Experimental nutrient additions accelerate terrestrial carbon loss from stream ecosystems

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Science  06 Mar 2015:
Vol. 347, Issue 6226, pp. 1142-1145
DOI: 10.1126/science.aaa1958

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Carbon kicked out by nutrients

Excess nutrients added to streams result in net carbon loss from aquatic ecosystems. Nitrogen and phosphorus are known to fuel increases in algal carbon. Now, Rosemond et al. show that nutrients stimulate losses of terrestrially derived carbon (e.g., from twigs and leaves). The authors monitored several multiyear experiments on headwater forest streams in the United States. Some of these streams had extra nitrogen and phosphorus added at levels that are now common in many streams and lakes. To successfully manage river ecosystems, we need to take into account nutrient pollution effects on multiple carbon pathways.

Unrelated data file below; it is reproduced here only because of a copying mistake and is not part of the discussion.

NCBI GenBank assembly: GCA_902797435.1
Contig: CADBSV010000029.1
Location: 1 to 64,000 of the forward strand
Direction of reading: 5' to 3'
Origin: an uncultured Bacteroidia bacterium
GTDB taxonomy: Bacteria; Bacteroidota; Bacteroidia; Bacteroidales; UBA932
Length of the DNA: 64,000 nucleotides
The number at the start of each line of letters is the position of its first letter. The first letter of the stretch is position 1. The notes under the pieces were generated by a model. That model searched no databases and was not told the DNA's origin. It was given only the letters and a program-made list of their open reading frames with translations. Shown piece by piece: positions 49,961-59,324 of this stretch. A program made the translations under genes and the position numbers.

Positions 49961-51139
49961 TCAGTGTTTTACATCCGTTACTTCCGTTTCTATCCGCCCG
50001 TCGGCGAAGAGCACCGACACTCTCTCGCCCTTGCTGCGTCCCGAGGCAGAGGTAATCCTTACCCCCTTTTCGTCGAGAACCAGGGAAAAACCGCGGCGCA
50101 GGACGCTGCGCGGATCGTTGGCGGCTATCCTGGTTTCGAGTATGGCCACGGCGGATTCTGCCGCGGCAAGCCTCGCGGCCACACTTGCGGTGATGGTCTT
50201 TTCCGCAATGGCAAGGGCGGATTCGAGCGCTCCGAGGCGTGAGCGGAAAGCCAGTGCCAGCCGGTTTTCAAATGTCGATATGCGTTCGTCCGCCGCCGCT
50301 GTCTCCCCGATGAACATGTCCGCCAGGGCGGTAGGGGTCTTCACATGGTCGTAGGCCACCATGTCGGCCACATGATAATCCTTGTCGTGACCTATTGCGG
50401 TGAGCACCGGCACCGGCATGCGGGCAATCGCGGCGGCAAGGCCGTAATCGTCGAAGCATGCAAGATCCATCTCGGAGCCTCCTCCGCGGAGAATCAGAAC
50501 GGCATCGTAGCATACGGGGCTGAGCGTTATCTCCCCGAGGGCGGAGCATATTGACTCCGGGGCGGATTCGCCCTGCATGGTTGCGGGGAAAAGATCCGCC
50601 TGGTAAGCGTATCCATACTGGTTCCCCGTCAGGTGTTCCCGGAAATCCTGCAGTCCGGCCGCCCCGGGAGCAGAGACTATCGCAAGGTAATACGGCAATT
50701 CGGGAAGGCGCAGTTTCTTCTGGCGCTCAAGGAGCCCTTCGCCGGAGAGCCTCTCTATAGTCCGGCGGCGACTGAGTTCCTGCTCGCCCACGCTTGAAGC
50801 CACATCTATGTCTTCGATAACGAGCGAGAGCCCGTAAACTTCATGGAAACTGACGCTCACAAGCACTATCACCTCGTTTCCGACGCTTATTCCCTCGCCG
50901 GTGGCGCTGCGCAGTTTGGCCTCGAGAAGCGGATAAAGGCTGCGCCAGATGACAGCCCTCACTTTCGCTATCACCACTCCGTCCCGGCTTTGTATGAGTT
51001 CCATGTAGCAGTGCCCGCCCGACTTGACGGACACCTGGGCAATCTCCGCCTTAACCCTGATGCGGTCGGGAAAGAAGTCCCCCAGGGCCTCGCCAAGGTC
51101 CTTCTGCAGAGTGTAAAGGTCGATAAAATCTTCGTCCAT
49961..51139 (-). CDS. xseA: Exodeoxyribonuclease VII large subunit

Science, this issue p. 1142


Nutrient pollution of freshwater ecosystems results in predictable increases in carbon (C) sequestration by algae. Tests of nutrient enrichment on the fates of terrestrial organic C, which supports riverine food webs and is a source of CO2, are lacking. Using whole-stream nitrogen (N) and phosphorus (P) additions spanning the equivalent of 27 years, we found that average terrestrial organic C residence time was reduced by ~50% as compared to reference conditions as a result of nutrient pollution. Annual inputs of terrestrial organic C were rapidly depleted via release of detrital food webs from N and P co-limitation. This magnitude of terrestrial C loss can potentially exceed predicted algal C gains with nutrient enrichment across large parts of river networks, diminishing associated ecosystem services.

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